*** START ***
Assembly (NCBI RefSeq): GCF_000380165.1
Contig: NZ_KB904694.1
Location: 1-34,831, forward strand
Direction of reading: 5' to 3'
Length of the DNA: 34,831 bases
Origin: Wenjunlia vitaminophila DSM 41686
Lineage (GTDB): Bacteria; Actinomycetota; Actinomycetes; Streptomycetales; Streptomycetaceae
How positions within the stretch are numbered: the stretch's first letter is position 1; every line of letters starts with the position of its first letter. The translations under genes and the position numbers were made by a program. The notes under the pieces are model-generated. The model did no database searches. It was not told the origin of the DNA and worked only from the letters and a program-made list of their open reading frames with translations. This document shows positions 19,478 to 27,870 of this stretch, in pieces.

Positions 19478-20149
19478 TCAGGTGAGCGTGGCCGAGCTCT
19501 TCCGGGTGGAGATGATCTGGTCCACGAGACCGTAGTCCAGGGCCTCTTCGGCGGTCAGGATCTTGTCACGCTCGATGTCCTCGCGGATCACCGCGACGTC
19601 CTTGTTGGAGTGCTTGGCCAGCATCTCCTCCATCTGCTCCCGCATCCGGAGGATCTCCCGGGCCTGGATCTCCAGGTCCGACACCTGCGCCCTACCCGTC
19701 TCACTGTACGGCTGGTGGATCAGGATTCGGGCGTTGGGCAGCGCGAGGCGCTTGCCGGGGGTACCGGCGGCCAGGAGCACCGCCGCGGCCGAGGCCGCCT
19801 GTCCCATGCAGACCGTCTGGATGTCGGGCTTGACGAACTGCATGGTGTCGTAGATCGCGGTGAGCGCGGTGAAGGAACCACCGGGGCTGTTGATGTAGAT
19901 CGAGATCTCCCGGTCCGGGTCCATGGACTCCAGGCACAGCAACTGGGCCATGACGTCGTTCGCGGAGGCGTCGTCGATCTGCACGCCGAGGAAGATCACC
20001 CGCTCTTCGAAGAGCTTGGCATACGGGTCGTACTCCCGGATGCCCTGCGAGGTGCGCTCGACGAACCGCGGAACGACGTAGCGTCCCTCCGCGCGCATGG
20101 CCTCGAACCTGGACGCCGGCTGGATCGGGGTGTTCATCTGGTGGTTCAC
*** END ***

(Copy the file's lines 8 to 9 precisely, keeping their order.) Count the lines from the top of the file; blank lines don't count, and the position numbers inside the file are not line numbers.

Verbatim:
How positions within the stretch are numbered: the stretch's first letter is position 1; every line of letters starts with the position of its first letter. The translations under genes and the position numbers were made by a program. The notes under the pieces are model-generated. The model did no database searches. It was not told the origin of the DNA and worked only from the letters and a program-made list of their open reading frames with translations. This document shows positions 19,478 to 27,870 of this stretch, in pieces.

Positions 19478-20149